Early in my career, I heard that real estate agents are like birds: They swoop in, grab the commission check, and are never heard from again.
Unfortunately, there's some truth to that analogy. In my experience, home buyers get used to agents' sweet songs during the buying process, but they don't hear a single chirp after the sale. That's because very few agents have a monthly follow-up program after they close a sale. But it's not due to laziness. They avoid it because they're afraid.
First, agents are afraid of bad news. Once all the paperwork is signed, everyone is happy. But as with anything new and exciting, reality sets in. Clients might end up less than thrilled with some aspect of their new home, for instance. Agents don't want to call up only to hear bad news — so they don't. There's also the fear of looking desperate. Agents don't want to look like they're constantly begging for new business. Selling is a huge part of the job, but few people like to feel like a salesperson.
These fears exist largely because agents often view their client relationships as transactional — and that's a dangerous mindset to prescribe to. Consider, for instance, that 42 percent of home buyers choose an agent based on a friend or family member's suggestion. And because the average American knows four people who will be moving next year, there are always opportunities to create a strong client network.
When there's no relationship, agents become commodities. And when that happens, the idea of customer loyalty goes right out the window.
Adopting an Advisor Mindset
To clear the fear hurdle, you need to stop seeing yourself as a real estate agent and start seeing yourself as a real estate advisor. Advisors don't just execute transactions; they nurture relationships. Just like you visit your doctor for a yearly physical, go to your dentist twice a year for teeth cleaning, and receive quarterly updates from your financial planner, you should have a process to stay in touch with clients at least once a year.
The process doesn't need to be complicated. For example, our agents provide clients with a yearly real estate review to keep them up-to-date with current sales in the neighborhood. Very few people buy a new house every year, but again, many recent clients know other people who are house hunting. Additionally, companies can show clients how real estate can be part of an overall wealth-building strategy. We teach the Ninja Selling "Wake-Up Money" class eight times a year and encourage our agents and clients to attend.
When you develop a process of providing outstanding service to your clients and follow through with it, you'll realize that many people appreciate you checking in on them. And that relationship will help you grow a sustainable business. Here's how:
1. Connect on a deeper level.
When you follow up, let go of your expectations around the outcome. It's been said that fear is the absence of love, so rather than fearing being labeled a salesperson, make an effort to show you care about your clients. When you interact with them, be intentional. Look to learn something new. I'm always amazed what I learn about my own agents when I take the time to slow down, listen, and ask them questions. If you're not sure how to start a conversation, use the FORD system: family, occupation, recreation, and dreams.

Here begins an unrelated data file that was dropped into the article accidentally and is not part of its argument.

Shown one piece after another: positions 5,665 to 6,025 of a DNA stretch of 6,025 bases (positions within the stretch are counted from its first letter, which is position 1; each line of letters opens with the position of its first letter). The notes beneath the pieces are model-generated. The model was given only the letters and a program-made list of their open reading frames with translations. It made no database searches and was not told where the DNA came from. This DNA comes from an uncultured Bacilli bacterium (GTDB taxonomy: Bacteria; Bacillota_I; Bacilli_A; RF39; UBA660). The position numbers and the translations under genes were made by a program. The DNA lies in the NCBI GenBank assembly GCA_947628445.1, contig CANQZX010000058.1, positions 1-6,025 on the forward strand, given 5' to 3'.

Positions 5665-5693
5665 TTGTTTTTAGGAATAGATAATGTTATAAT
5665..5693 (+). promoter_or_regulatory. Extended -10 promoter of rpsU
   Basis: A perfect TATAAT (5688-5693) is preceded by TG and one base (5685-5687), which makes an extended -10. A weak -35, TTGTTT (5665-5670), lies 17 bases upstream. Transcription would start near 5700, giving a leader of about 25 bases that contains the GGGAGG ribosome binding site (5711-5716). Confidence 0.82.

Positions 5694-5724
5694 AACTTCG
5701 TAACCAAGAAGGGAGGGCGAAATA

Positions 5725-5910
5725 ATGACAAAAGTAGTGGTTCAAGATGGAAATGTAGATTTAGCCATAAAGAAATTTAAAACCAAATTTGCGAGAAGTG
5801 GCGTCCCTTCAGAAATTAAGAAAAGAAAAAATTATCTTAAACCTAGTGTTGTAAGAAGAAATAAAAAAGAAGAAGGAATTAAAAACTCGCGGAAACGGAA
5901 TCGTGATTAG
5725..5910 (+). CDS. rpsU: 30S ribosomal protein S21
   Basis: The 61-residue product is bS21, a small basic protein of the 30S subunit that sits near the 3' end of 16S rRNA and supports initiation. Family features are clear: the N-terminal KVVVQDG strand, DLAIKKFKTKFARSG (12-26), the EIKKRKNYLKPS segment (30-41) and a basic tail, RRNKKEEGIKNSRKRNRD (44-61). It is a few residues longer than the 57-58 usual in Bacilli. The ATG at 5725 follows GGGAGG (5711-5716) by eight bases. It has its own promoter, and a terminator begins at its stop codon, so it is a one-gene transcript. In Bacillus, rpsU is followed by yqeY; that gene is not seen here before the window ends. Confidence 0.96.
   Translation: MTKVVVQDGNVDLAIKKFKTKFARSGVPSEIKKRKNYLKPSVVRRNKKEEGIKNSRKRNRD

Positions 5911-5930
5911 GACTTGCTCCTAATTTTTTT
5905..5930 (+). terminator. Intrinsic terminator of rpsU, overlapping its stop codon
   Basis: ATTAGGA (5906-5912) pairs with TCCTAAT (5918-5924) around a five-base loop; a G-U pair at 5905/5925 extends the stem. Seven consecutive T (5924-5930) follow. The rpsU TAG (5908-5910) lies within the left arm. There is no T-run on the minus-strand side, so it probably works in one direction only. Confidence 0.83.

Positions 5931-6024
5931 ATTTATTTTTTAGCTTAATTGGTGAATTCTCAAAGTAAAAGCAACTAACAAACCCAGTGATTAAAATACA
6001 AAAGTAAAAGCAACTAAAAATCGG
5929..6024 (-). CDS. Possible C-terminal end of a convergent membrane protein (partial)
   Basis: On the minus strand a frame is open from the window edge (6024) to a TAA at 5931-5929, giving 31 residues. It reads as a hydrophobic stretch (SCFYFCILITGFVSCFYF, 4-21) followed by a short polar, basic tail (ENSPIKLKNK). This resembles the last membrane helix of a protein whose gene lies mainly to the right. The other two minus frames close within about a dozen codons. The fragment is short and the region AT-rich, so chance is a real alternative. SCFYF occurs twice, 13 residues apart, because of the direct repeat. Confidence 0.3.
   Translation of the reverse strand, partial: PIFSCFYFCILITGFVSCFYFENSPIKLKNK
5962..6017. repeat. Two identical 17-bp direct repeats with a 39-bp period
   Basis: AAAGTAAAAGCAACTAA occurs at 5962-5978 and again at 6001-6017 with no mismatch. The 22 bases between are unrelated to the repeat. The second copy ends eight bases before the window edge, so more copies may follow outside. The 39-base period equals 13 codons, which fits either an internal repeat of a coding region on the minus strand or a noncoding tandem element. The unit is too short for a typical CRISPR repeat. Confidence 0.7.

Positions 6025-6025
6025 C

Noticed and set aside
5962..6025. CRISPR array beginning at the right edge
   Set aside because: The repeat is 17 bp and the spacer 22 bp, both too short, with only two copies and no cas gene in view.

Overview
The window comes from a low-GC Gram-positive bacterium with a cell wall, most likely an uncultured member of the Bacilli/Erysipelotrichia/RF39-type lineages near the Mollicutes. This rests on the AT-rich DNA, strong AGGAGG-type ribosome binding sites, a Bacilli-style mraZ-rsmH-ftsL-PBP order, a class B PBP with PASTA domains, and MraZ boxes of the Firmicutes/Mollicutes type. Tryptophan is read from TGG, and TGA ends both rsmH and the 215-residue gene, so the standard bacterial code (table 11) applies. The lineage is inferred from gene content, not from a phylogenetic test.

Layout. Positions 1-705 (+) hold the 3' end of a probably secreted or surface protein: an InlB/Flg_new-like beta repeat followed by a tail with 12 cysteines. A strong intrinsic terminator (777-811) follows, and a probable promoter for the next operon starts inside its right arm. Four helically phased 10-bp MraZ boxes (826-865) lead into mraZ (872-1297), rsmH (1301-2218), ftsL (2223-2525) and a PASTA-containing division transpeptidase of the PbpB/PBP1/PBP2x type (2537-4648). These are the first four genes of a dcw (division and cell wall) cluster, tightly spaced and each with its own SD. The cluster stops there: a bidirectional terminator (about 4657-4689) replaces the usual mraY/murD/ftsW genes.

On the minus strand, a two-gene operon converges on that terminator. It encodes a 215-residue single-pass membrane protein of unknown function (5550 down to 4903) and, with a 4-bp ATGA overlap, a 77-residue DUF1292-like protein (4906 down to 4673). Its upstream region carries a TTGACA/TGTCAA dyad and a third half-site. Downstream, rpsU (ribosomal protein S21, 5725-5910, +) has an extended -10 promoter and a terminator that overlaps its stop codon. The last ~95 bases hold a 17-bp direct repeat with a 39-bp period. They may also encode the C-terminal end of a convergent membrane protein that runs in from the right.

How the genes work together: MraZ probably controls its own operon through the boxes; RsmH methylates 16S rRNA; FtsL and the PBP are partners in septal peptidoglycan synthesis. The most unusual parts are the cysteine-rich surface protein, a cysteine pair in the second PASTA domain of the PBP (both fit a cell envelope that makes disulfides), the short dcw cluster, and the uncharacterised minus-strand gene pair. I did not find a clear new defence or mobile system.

2. Keep good notes.
The FORD system will help you learn what your clients care about, and taking good notes will help you remember that information. Write down their birthdays, anniversaries, and any other dates that are important to them. When those dates roll around, that's your cue to reach out and ask how things are going.
3. Keep a list of quality vendors and service workers.
Smartphones have given us access to endless amounts of information, but sorting through all the information can be exhausting. One huge advantage you have over a computer is your intimate knowledge of the community. So when clients are looking for a plumber, roofer, electrician, or landscaper, you can provide a tailored recommendation based on their unique needs. We've even referred clients to daycare providers, hair stylists, doctors, and churches. Clients will be exceedingly grateful if you can help them set up a network in a new community.
4. Ask for a recommendation.
I'll be completely honest: It's not easy to ask for recommendations. But when you realize that the next client is embedded in the client you're currently working with, it's easy to see that staying in touch is the strongest business move you can make. Once you've laid down a strong foundational relationship, clients will be more than happy to sing your praises to anyone they know. Plus, asking them shows that you're confident in yourself, and it also puts pressure on you to bring your A-game every time you talk.
Why do so many real estate agents fail to follow up after the sale? It's a million-dollar question, but the answer is really quite simple: fear. When you can let go of that fear and start connecting with your clients, you'll see just how far those relationships can take you.
Jeff Thompson is managing partner at Windermere Group One, a real estate network comprised of 300 offices and more than 6,000 agents throughout the western United States. Jeff is truly passionate about helping build companies by building their people. He leverages his 25-plus years of experience in real estate to coach other managers and brokers. Jeff credits much of his success to hard work and a willingness to partner with good people.